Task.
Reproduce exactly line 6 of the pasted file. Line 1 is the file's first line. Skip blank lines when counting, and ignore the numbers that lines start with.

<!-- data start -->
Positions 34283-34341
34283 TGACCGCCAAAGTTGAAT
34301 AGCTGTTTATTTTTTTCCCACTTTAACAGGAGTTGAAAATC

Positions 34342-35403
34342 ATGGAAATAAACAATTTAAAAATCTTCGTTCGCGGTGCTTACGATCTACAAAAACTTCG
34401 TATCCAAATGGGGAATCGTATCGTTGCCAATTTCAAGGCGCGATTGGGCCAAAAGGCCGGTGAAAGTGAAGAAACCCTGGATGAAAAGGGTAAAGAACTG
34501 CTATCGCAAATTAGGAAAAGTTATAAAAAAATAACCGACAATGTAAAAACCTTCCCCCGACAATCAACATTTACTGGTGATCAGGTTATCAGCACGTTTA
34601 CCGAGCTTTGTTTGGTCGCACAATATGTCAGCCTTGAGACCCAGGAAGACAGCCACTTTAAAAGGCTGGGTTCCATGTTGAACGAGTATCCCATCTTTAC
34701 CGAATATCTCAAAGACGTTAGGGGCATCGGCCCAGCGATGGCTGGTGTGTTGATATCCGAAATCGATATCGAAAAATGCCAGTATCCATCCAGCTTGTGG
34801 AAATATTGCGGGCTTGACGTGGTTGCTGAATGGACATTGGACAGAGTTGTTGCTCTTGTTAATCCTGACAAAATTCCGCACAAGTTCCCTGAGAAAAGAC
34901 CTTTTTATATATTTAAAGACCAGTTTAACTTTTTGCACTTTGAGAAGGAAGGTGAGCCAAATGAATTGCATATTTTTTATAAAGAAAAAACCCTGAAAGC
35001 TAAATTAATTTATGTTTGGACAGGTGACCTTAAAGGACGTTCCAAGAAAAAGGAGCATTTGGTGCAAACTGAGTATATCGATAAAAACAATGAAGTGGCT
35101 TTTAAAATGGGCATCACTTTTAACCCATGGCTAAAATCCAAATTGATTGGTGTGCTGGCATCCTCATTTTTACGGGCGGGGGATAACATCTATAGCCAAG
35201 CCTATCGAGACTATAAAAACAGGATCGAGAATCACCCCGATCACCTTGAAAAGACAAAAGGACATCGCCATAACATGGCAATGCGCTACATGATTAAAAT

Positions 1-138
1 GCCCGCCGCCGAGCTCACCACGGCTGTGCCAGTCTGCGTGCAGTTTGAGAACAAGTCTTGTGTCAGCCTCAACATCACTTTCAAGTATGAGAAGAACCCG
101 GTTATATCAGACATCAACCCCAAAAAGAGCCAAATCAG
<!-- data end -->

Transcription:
34401 TATCCAAATGGGGAATCGTATCGTTGCCAATTTCAAGGCGCGATTGGGCCAAAAGGCCGGTGAAAGTGAAGAAACCCTGGATGAAAAGGGTAAAGAACTG